‘Pinky Winky’ is much loved by gardeners. Large flowers will open as white mid-late summer and the base of this perennial will turn pink as season progresses.The panicles will continue to bloom as the season goes on producing pretty white tips to the tops of the flowers. These flowers can grow to 16 inches in length! What a stunner!
Growing from six to eight feet tall and wide, ‘Pinky Winky’ is a great option for some summer privacy if grown in a hedge. It is upright in nature, making it a good choice for a large container. Easy to grow, and drought tolerant ‘Pinky Winky’ is hardy in USDA zones 3-9.
Unlike other panicle hydrangeas ‘Quick Fire’ has really nice fall foliage in showy shades of gold and burgundy. When the lacecap panicle flowers bloom in early July they are pure white and turn to pink. In the fall the blooms will continue to darken to a deep red.
‘Quick Fire’ grows six to eight feet tall. If you like the look of this plant but it is too large for your garden, there is a dwarf variety called ‘Little Quick Fire’. A reliant bloomer even after a harsh winter ‘Quick Fire’ is hardy in USDA Zones 3-8.
A rapid grower, ‘Strawberry Shake’ will grow four to five feet tall. Flowers start white and age to a pretty pink giving you that classic strawberry milkshake pink. A rapid grower ‘Strawberry Shake’ will reach four to five feet tall. Use this plant in containers, or in smaller foundation plantings. Be sure to cut the blooms for arrangements because they dry really nicely. Hardy in USDA zones 4-8.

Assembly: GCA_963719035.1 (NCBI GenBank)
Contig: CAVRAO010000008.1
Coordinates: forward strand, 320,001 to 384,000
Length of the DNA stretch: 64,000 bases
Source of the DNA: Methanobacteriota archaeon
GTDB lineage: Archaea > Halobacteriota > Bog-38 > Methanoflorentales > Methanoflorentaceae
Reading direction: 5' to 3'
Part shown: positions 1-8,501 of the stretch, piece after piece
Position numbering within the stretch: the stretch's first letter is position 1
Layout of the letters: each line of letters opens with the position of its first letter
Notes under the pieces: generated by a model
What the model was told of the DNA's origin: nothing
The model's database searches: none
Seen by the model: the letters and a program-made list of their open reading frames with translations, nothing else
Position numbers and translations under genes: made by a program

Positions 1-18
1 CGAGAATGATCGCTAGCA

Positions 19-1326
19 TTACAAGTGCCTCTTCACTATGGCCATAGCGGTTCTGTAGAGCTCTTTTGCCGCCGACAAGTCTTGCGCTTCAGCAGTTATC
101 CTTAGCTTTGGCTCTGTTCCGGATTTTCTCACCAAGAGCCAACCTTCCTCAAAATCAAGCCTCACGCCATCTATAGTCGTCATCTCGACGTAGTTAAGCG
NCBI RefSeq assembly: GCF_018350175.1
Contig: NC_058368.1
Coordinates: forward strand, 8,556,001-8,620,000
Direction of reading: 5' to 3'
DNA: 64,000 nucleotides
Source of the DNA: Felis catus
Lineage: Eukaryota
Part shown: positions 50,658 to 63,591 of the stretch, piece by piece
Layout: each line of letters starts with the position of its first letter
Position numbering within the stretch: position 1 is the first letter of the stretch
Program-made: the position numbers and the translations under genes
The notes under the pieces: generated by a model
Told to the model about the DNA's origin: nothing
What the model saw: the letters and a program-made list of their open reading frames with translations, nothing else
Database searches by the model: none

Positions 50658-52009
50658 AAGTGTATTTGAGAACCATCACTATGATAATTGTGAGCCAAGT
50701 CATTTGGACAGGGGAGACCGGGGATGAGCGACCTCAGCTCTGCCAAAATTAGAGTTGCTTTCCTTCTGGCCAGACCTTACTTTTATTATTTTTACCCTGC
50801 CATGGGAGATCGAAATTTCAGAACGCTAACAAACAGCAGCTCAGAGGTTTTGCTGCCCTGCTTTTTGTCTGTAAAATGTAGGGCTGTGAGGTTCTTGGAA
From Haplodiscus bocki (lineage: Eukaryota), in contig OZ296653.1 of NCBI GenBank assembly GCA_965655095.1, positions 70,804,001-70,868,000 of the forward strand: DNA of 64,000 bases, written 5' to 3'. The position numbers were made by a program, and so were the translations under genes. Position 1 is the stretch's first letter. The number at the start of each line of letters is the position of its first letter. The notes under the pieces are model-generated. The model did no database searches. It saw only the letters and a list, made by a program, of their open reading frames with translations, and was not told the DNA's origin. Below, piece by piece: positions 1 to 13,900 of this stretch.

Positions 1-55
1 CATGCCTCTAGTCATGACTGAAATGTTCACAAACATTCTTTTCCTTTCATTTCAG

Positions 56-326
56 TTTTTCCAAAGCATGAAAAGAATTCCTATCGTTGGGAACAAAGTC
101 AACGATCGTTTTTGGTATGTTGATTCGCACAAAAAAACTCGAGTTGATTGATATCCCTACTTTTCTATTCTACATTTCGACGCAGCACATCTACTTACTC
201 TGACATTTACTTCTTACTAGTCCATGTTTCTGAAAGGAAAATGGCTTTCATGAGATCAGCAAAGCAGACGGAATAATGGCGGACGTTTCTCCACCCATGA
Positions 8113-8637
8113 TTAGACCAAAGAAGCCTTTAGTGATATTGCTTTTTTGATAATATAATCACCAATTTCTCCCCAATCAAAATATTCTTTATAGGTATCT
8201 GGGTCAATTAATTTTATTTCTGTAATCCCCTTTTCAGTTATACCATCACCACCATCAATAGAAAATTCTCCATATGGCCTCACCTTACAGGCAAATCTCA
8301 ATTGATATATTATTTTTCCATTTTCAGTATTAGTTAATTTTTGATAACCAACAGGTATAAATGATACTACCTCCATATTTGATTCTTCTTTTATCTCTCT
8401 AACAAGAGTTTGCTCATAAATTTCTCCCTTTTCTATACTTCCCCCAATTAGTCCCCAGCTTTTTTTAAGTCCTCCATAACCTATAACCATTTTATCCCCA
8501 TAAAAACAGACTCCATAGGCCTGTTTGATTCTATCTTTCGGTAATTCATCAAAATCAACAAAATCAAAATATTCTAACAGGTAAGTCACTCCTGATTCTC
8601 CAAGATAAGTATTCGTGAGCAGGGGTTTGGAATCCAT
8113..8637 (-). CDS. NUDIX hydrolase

White dense flowers cover this midsize hydrangea. As the season cools off the flowers will turn pink. This is a quick growing shrub that will get to four or five feet tall, making it a versatile plant in your gardens. Slightly less tolerant of the cold and the heat ‘Sweet Summer’ is hardy in USDA Zones 4-7.
Just as the name suggests these flowers begin creamy while and turn pink, and red later in the season. Since new flower heads continue opening on the panicle blooms all season long, plants may display all three color stages at once. ‘Vanilla Strawberry’ blooms mid summer into the fall. When the blooms pass, and the leaves drop you will be left with beautiful red stems to please your eye through the winter. Grows to a good size of six to seven feet. Hardy in USDA Zones 4-8.
Covered in abundant white fluffy flowers, on a background of deep green leaves ‘White Wedding’ adds a crispness to your garden. ‘White Wedding’ grows four to six feet high, and three to five feet wide. The blooming period is lengthy, starting in the spring and lasting all of the way into the fall. Hardy in USDA Zones 4-9.
Pure white blooms that slowly turn pink from bottom up. They will age to red and maintain color for months. Similar in color to pinky winky, but with mophead flowers instead of panicles. Blooms will appear in the early summer and last into the fall, giving you great fall interest. Will grow four to six feet in height and width. A great choice for colder climates, hardy in USDA zones 3-8.
Hydrangea quercifolia Varieties
Also known as oakleaf hydrangea, these shrubs can grow quite tall. It’s not uncommon to see them grow up to 8 feet or taller. They are easy to identify due to their leaves being shaped like an oak tree’s leaf (hence the name). These shrubs are less common than others on our list, but one in particular is worth mentioning.